Storms and snowfall are forecast across much of central and southern Italy over the next few days, according to weather reports.

Snow is forecast in the hills of much of central and southern Italy.
Snow is forecast in the hills of much of central and southern Italy. Photo: Miguel MEDINA / AFP

Italy’s Civil Protection Department on Monday issued ‘orange’ alerts for bad weather along Campania’s Tyrrhenian coastline and the western part of Calabria, while Sicily, Basilicata, Lazio, Molise, Umbria, Abruzzo, central-western Sardinia, and the remaining areas of Campania and Calabria are under a lower-level ‘yellow’ weather warning.

The European Centre for Medium-Range Weather Forecasts is warning Italy’s central-southern regions to prepare for a blast of polar air from the Arctic Circle that will bring heavy snowfall, rain and storms, reports national weather forecaster Il Meteo.

The village of Grotte di Castro in the province of Viterbo, two hours’ drive north of Rome, mountainous parts of Sardinia, and much of the province of Campobasso in the central-eastern region of Molise were already blanketed in snow on Monday morning.

The department is responsible for predicting, preventing and managing emergency events across the country, and uses a green, yellow, orange and red graded colour coding system for weather safety reports.

An orange alert signifies a heavy rainfall, landslide and flood risk, while a yellow alert warns of localised heavy and potentially dangerous rainfall.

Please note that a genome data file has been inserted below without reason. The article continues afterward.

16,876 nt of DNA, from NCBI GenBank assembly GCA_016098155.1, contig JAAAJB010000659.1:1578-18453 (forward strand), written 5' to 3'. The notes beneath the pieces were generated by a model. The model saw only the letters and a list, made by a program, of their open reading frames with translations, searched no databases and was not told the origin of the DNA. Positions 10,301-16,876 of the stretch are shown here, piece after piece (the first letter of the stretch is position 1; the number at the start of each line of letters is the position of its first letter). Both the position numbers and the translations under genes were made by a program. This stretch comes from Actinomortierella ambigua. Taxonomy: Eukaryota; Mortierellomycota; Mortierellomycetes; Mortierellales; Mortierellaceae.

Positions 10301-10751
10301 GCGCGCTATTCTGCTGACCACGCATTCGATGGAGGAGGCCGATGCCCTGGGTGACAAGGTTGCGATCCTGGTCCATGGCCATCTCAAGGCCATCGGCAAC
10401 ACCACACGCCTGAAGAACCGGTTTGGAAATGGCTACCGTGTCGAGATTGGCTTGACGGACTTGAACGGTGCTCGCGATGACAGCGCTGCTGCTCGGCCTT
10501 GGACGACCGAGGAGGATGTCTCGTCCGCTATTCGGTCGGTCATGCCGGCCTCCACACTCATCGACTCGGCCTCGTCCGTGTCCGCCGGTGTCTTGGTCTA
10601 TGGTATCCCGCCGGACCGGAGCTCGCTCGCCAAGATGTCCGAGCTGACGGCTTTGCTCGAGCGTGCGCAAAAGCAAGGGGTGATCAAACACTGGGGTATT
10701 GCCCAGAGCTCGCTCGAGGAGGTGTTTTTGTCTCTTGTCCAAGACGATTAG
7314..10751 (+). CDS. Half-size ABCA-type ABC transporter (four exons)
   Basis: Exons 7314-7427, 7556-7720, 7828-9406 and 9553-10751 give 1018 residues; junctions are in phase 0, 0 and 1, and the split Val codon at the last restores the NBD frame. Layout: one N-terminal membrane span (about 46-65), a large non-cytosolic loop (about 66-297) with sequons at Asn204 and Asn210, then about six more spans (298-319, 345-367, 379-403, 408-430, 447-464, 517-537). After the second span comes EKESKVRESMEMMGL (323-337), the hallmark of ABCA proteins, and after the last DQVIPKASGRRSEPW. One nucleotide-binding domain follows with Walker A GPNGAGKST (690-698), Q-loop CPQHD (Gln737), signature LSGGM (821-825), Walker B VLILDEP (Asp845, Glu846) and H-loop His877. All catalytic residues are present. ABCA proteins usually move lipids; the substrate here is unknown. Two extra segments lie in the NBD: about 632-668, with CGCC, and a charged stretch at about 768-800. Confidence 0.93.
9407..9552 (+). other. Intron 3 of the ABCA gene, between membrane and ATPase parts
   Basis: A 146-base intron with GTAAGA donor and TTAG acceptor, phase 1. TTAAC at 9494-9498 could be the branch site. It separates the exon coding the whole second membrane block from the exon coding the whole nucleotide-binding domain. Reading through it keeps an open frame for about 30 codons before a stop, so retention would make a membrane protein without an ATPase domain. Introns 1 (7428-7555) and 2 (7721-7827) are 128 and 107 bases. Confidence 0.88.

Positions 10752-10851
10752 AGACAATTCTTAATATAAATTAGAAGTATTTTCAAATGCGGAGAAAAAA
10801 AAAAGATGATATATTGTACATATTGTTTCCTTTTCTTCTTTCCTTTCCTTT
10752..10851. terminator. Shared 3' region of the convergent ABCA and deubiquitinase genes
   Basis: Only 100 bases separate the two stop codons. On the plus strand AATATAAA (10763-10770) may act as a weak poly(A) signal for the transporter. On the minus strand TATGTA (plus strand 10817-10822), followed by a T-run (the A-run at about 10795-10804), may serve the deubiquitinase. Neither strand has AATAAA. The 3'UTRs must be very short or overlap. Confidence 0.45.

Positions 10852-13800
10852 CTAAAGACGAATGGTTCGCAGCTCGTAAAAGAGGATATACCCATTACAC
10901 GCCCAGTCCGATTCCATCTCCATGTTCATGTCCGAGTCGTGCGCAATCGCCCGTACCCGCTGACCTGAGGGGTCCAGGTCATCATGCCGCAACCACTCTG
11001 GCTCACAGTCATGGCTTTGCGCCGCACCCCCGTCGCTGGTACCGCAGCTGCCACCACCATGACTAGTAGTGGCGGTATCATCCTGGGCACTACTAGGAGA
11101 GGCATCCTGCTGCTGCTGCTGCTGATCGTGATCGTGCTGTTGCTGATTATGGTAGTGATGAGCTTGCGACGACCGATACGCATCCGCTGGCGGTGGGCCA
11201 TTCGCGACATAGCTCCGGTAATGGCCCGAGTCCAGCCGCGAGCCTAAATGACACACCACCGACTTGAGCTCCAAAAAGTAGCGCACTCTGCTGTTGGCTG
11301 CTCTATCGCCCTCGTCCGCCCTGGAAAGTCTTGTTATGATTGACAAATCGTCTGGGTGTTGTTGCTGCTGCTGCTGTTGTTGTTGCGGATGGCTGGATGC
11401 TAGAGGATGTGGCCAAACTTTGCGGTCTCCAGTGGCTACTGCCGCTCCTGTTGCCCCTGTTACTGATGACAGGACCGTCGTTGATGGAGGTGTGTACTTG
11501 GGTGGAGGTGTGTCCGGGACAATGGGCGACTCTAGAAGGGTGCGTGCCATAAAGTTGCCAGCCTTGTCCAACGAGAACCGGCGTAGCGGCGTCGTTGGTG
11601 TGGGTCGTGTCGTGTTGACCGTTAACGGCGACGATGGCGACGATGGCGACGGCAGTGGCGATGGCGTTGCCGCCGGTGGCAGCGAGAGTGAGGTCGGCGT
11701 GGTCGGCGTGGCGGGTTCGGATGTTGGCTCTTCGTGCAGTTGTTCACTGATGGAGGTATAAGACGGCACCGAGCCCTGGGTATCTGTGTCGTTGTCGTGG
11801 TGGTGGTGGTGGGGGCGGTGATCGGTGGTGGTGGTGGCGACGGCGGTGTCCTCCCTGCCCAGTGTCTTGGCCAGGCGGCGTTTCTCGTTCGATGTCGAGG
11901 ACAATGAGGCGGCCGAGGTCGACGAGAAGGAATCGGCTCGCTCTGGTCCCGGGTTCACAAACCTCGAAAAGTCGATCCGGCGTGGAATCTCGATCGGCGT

The current meteorological conditions mean that snow is expected to reach unusually low altitudes of around 450-500 metres, with flakes already falling thickly on parts of the southern-central Apennines mountain range at 500-700 metres altitude.

The hills of Marche, Abruzzo, Molise, Lazio, Sardinia, Campania, Calabria and Basilicata are likely to see heavy snow around the 500m mark, while areas at an altitude of 1000m or higher will see between 50-60 cm of fresh snow.

Affected parts of the country could see 50-60cm of snowfall.

Affected parts of the country could see 50-60cm of snowfall. Photo: Vincenzo PINTO /AFP

In areas where the snow is unlikely to reach, heavy rains and thunderstorms are anticipated, with rain forecast throughout Sardinia, Campania, Calabria and Lazio, reports Il Meteo.

Strong winds are forecast over the whole country, with the island regions of Sicily and Sardinia facing windspeeds of over 100km/hour and the risk of storm surges, according to the national newspaper La Repubblica.

READ ALSO: Climate crisis: The Italian cities worst affected by flooding and heatwaves

The north of the country, meanwhile, will see sun but low temperatures of below 0°C at night in many areas, including across much of the Po Valley.

While conditions are expected to stabilise on Tuesday, cold currents from Northern Europe are forecast to trigger another wave of bad weather on Wednesday and Thursday, with Sardinia and Italy’s western coastline again at risk of storms and heavy rainfall that will move up towards Lombardy, Emilia Romagna and Veneto in the north.